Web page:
By Ben Butkus
Quest Diagnostics said this week that its laboratory-developed XSense test for fragile X syndrome has been approved by New York State's Department of Health.
With the approval, Quest can offer the test to physicians in New York as well as in all other US states, as New York is the only state with an independent regulatory review process for lab-developed tests, which are also regulated at the federal level under the Clinical Laboratory Improvement Amendments.
XSense is the first nucleic acid amplification-based test for fragile X syndrome to be approved by New York. Specifically, XSense uses triplet-primed PCR by capillary electrophoresis to assess the number of CGG repeats in the FMR1 gene on the X chromosome.
The number of CGG repeats an individual has in FMR1 is correlated with either a permutation, meaning they are a carrier; or a full mutation, meaning they have the disorder.
Quest introduced its test in February, and researchers collaborating with the company have published data supporting its potential use as a population screening tool for fragile X.
In a research paper published in March in Genetics in Medicine, Charles Strom and colleagues at the Quest Diagnostics Nichols Institute reported that the test showed 100 percent agreement with Southern blot tests in a panel of 1,275 blood samples. The test was also capable of detecting so-called "mosaic" patterns, which have been difficult to detect using traditional methods; and was able to detect mutations for fragile X in six of the 1,275 patients tested.
Southern blot has been regarded as the gold standard for fragile X testing, but can take several days to weeks to perform and is unsuitable for high-volume testing.
"New York's approval is significant because it means a new, highly innovative genetic analysis technique for fragile X has fulfilled state-required quality standards that are widely regarded in the lab industry as highly rigorous," Strom said in a statement.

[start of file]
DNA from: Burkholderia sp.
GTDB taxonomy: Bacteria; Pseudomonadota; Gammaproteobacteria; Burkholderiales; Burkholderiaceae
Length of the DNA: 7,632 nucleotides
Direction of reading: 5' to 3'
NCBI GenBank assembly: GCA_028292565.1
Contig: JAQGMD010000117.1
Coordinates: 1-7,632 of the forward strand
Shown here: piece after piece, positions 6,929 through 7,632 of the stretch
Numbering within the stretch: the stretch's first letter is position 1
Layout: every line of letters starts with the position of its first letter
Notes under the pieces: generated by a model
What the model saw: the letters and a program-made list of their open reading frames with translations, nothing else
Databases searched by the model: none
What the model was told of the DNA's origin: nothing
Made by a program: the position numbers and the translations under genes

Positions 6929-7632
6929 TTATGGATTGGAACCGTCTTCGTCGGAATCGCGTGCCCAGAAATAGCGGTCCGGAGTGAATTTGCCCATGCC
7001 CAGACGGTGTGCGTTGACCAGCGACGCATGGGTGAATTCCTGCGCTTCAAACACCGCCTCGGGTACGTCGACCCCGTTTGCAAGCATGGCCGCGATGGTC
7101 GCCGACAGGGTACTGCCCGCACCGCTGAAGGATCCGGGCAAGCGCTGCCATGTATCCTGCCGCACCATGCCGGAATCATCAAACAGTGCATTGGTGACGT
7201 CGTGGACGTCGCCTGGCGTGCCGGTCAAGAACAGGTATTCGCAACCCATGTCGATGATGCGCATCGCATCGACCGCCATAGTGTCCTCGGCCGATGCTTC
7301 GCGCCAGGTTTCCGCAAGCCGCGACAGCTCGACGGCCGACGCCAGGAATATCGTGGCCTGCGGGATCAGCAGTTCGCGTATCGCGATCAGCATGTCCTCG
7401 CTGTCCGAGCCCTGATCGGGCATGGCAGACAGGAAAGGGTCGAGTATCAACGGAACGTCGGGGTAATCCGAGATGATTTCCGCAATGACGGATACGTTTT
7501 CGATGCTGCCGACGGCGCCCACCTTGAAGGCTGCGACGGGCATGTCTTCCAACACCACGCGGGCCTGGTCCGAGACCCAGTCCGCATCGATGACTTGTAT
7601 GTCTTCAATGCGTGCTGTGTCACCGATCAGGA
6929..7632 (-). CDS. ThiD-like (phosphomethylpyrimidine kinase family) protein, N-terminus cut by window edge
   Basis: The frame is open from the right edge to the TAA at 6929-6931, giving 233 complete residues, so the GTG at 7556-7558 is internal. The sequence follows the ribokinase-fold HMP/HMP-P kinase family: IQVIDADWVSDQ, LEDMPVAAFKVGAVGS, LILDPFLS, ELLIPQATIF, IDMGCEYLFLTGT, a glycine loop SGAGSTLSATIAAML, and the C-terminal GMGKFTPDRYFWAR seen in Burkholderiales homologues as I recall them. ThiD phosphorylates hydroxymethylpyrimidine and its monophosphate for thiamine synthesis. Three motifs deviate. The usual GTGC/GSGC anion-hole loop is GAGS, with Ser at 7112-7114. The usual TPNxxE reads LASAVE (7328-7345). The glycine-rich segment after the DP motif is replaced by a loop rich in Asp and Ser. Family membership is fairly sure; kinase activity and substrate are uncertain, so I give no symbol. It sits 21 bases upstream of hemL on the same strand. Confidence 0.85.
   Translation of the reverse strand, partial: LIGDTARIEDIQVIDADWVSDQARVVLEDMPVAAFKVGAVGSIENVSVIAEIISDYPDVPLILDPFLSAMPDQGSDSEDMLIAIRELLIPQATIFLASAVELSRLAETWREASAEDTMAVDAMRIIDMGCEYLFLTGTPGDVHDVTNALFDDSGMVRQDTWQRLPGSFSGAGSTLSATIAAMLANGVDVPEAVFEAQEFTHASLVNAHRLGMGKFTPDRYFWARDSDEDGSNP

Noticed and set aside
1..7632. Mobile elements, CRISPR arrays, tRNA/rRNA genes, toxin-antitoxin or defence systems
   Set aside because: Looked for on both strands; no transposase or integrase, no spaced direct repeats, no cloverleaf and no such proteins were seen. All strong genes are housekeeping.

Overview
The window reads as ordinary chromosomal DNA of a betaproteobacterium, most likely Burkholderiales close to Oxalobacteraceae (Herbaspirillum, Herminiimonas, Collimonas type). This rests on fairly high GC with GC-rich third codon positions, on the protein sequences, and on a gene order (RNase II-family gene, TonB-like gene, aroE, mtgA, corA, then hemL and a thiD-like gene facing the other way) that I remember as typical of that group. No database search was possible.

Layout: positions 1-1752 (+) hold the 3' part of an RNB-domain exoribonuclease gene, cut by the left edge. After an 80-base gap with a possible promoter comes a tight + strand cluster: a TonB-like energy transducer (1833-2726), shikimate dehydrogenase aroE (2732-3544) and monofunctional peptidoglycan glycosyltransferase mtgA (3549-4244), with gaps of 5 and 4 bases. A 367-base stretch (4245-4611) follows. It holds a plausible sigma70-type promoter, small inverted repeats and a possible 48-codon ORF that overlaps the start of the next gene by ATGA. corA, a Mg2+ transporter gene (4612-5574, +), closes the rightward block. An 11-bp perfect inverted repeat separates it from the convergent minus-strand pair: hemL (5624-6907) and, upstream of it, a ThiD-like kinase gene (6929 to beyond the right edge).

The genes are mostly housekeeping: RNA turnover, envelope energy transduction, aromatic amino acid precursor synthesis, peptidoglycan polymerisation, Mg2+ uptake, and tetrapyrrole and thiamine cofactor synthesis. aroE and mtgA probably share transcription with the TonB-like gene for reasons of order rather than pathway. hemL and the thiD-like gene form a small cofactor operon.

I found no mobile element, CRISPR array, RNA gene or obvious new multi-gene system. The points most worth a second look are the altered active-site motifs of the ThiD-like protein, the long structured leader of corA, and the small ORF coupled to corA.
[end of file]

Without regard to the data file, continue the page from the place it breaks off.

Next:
Also, Quest noted that earlier this month researchers from Murdoch Childrens Research Institute in Australia published a study in Genetics in Medicine that found there is adequate research data to support population screening and diagnostic testing for the condition in a range of patients, including women and newborns.
A spokesperson for Quest said that the test's approval means that "the medical community can consider —for the first time — its options for implementing population screening for fragile X syndrome."
The approval would also seem to give Quest a leg up on competing companies and institutions developing PCR-based tests for fragile X.
These developers include Asuragen, which has developed a research-use only PCR kit for fragile X that uses triple-repeat primed PCR with proprietary gene-specific primers and amplification buffers for CG-rich templates; and the ARUP Institute for Clinical and Experimental Pathology at the University of Utah, which used analyte-specific reagents made by Celera and distributed by Abbott to develop its own triple repeat primed/capillary electrophoresis test with "laboratory-developed test" authorization under CLIA (PCR Insider, 5/20/10).
Both ARUP Labs and Asuragen continue to publish data supporting the efficacy of their tests and the general idea that PCR-based fragile X testing is suitable for population-based screening of carriers and newborns.
In an April study published in the Journal of Molecular Diagnostics, ARUP Institute and Celera showed that their test had 100 percent concordance with PCR/Southern blot analysis in 205 samples.
Meantime, a study published in March in Clinical Chemistry by researchers from Asuragen and the MIND Institute showed that their test could detect every one of 66 full mutations that were co-detected using Southern blot analysis across 146 clinical samples.
And this week, Asuragen announced the results of two new studies demonstrating the utility of its test. Results from the first study, conducted with the same researchers from the MIND Institute, were published online earlier this month in the Journal of Molecular Diagnostics and will appear in the September print version of the journal.
The second study, conducted in collaboration with Rush University Medical Center, reported results from an independent study of 41 clinical samples using a prototype high-resolution methylation PCR assay that can assess FMR1 methylation concordant with both Southern blot and patient phenotype, Asuragen said. The results of that study were presented at the International Fragile X Conference, held last week in Detroit.